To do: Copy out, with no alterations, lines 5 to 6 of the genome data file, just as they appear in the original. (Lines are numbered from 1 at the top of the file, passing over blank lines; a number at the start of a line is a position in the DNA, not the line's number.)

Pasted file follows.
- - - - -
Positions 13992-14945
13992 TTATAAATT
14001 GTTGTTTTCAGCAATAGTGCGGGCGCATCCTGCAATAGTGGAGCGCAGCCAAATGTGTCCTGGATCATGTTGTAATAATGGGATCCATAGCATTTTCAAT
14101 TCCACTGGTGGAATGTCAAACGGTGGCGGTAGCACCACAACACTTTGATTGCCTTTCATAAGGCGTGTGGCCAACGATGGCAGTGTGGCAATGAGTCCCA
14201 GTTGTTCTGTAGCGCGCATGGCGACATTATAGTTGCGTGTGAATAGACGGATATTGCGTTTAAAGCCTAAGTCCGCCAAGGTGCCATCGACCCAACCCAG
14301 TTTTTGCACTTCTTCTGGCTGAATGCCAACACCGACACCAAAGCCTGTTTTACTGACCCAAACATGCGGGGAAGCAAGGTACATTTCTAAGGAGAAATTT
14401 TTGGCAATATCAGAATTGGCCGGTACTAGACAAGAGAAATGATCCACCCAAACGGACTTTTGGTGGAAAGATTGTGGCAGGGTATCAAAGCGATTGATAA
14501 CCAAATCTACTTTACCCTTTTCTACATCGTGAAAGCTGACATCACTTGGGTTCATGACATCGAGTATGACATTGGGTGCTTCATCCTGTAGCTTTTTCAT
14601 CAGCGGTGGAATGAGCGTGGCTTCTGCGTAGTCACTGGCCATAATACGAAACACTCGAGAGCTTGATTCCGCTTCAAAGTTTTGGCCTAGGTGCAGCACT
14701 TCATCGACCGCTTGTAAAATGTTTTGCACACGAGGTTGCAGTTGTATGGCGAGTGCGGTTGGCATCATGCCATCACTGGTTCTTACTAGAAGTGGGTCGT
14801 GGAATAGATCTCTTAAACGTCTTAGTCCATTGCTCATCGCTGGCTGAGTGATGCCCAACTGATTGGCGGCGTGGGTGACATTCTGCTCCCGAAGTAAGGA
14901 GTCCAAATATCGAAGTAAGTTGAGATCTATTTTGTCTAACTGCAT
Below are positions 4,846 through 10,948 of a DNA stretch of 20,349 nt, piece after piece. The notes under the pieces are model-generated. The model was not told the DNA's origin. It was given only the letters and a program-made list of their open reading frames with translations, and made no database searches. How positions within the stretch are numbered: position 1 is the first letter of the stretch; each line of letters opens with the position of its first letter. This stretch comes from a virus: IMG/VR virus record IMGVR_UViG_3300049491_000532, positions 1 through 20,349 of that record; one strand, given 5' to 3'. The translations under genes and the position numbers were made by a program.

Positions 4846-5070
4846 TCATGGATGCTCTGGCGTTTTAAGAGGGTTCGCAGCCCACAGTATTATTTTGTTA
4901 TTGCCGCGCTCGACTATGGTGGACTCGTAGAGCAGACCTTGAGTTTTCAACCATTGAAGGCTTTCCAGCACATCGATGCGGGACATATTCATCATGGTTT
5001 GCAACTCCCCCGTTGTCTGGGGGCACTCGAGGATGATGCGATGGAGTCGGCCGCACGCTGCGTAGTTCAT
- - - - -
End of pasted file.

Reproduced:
14201 GTTGTTCTGTAGCGCGCATGGCGACATTATAGTTGCGTGTGAATAGACGGATATTGCGTTTAAAGCCTAAGTCCGCCAAGGTGCCATCGACCCAACCCAG
14301 TTTTTGCACTTCTTCTGGCTGAATGCCAACACCGACACCAAAGCCTGTTTTACTGACCCAAACATGCGGGGAAGCAAGGTACATTTCTAAGGAGAAATTT